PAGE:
Later talks confirmed that ‘elephant’ remarks were well meant, trying to find ways to fit countries of different sizes and ambitions, rather than questioning the pan-European market. Another Russian participant described for me Russian circles pursuing a ‘liberal / modernisation / European course’, and who are the ‘grey cardinals’ advising the current and the next Presidents. He also suggested a Moscow academic review that would publish my ideas (while honoured, I now privilege other forms of publication).

My take from talks with Russian and Ukraine experts

I believe that:
– Russia should be offered a ‘European horizon’, not to say a ‘perspective’, which would imply some later membership application. This need not be terribly detailled at this stage, but would help ‘bureaucrats of all Europe unite’, giving guidance to speed up all technical talks. A bit like the long term vision for a pan-American market, sometimes jeopardized by some NAFTA hiccups, but anyway guiding political visions in the Americas
– European leaders ponder how to answer Russia’s wish for a common security framework. It may make sense (not instead of NATO), but one should focus firstly on the economics (learning from the 1950’s debacle on European defense). Businesses on both sides need a vision for the continent, not just energy talks and arguments about border duties.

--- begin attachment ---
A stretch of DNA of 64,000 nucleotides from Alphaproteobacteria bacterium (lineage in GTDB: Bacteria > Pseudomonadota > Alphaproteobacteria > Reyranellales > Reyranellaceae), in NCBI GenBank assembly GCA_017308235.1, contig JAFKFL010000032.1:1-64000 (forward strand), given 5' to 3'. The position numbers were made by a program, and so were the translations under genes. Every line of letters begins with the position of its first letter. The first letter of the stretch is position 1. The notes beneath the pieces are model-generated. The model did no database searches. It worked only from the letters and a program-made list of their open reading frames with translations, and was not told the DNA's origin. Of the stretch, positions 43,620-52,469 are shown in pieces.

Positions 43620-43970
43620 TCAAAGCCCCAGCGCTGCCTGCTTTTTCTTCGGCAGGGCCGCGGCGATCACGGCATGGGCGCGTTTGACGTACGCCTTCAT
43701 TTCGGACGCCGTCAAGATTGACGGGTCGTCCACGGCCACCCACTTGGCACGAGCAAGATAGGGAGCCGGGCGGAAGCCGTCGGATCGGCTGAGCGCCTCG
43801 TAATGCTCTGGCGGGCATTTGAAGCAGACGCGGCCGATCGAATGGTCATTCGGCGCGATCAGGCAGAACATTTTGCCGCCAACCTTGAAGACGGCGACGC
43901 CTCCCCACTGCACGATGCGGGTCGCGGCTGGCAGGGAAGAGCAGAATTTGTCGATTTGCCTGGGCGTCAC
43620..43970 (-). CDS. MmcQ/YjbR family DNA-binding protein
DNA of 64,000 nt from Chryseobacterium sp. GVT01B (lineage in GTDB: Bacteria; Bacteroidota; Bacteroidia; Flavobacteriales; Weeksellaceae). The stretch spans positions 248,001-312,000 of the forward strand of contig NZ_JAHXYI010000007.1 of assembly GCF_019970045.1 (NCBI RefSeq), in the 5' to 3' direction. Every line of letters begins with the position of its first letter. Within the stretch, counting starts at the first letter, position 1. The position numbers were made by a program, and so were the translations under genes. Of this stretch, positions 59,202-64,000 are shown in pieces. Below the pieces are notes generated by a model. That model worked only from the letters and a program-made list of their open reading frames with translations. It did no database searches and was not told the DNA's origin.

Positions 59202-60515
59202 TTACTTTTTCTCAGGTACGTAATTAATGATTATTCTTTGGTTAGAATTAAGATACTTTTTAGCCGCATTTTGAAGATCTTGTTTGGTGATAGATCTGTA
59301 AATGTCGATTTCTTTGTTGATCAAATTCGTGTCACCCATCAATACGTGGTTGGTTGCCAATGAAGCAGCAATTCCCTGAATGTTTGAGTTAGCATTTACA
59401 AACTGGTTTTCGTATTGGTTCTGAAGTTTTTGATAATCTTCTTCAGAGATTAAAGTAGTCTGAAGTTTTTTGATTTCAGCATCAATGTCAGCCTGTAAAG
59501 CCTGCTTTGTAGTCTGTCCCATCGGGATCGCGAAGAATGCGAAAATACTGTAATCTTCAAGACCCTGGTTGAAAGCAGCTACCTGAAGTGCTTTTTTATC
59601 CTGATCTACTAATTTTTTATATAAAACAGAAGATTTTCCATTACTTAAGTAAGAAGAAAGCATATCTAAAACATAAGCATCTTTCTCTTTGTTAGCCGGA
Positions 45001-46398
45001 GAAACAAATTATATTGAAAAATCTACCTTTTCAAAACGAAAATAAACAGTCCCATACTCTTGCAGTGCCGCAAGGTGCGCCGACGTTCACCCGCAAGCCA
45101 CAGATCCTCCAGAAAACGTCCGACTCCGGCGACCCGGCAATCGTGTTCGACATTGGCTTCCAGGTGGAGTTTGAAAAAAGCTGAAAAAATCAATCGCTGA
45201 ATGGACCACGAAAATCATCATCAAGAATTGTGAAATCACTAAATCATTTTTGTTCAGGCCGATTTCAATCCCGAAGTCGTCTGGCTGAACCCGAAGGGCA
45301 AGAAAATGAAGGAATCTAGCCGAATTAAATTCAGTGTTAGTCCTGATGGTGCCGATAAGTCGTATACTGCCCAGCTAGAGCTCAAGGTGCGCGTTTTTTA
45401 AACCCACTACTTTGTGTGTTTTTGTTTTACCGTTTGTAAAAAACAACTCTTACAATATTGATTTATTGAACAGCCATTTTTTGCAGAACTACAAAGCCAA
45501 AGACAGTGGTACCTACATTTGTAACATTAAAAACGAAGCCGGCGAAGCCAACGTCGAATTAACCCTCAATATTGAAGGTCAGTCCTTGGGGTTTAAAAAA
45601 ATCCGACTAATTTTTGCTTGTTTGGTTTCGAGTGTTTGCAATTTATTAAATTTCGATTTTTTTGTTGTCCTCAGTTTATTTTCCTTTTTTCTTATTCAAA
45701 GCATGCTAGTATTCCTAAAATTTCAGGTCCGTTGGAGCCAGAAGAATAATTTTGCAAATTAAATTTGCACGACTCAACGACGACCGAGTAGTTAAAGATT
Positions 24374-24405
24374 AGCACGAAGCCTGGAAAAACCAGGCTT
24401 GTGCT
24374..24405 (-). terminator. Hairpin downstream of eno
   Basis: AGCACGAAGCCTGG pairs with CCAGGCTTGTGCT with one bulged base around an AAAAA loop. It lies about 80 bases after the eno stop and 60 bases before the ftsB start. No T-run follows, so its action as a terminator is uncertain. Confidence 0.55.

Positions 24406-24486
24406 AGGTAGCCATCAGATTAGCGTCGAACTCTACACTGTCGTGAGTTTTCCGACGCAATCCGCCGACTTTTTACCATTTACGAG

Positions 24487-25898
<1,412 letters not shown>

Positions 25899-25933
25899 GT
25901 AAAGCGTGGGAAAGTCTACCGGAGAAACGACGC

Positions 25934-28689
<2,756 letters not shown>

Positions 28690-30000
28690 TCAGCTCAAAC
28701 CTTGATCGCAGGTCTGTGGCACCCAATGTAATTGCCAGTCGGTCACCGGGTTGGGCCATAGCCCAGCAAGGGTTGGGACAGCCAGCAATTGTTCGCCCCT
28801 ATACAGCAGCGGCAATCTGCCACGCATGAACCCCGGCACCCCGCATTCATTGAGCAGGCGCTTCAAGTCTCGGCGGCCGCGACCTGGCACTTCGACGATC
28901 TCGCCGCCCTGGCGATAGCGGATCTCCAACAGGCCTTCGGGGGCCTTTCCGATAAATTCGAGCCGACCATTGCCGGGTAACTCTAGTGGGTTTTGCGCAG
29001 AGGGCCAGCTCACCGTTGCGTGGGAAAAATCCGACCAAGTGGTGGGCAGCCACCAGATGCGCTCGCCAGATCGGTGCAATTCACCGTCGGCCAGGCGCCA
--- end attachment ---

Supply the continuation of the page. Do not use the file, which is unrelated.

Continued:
– this ‘European horizon’ for Russia has its own merits for both sides, and would also facilitate a ‘European perspective’ for the joint neighbour Ukraine with broad steps association / EEA-like agreement / eventual membership if it still makes sense. Following Turkey, except for the current block or dead end.
– discussing such hypotheses in the EU institutionnal set-up will not lead to consensus for a long time. And it is too often focusing on one country at a time (a Custom Union Council with Turkey, an EU-Russia Summit, an EU-Ukraine negociation meeting) and getting nitty gritty with long ‘tours de table à 27’. This is why the real leaders do not always attend, which is frustrating for the countries at stake. Hence my proposal of ‘Europe 10’ impulses ahead of the necessary EU machinery.

Supporting the debate in the West

The Eastern Institute organising this Forum has a long track record of Europe-Ukraine events, they were joined this time as main media partner by the EurActiv network, thanks to its Polish and Slovak affiliates. The founder of the Krynica Forum, a soft-spoken and visionary Pole, is – symbolically – more at ease in Russian than in English. He wishes to increase further Krynica’s impact, in the West, and deserves every support.

Aiming West was also supported by EurActiv’s own session on communication for Central European businesses and regions. Commission Vice-President Sefcovic welcomed lobbying as long as it is subject to general interest and transparency. Also core values for the media, said EurActiv.sk Editor-in-Chief Radovan Geist.

I shall continue debating Ukraine’s European path, at least personally, perhaps also as media entrepreneur. And gladly with help from further readers’ reaction…

Christophe Leclercq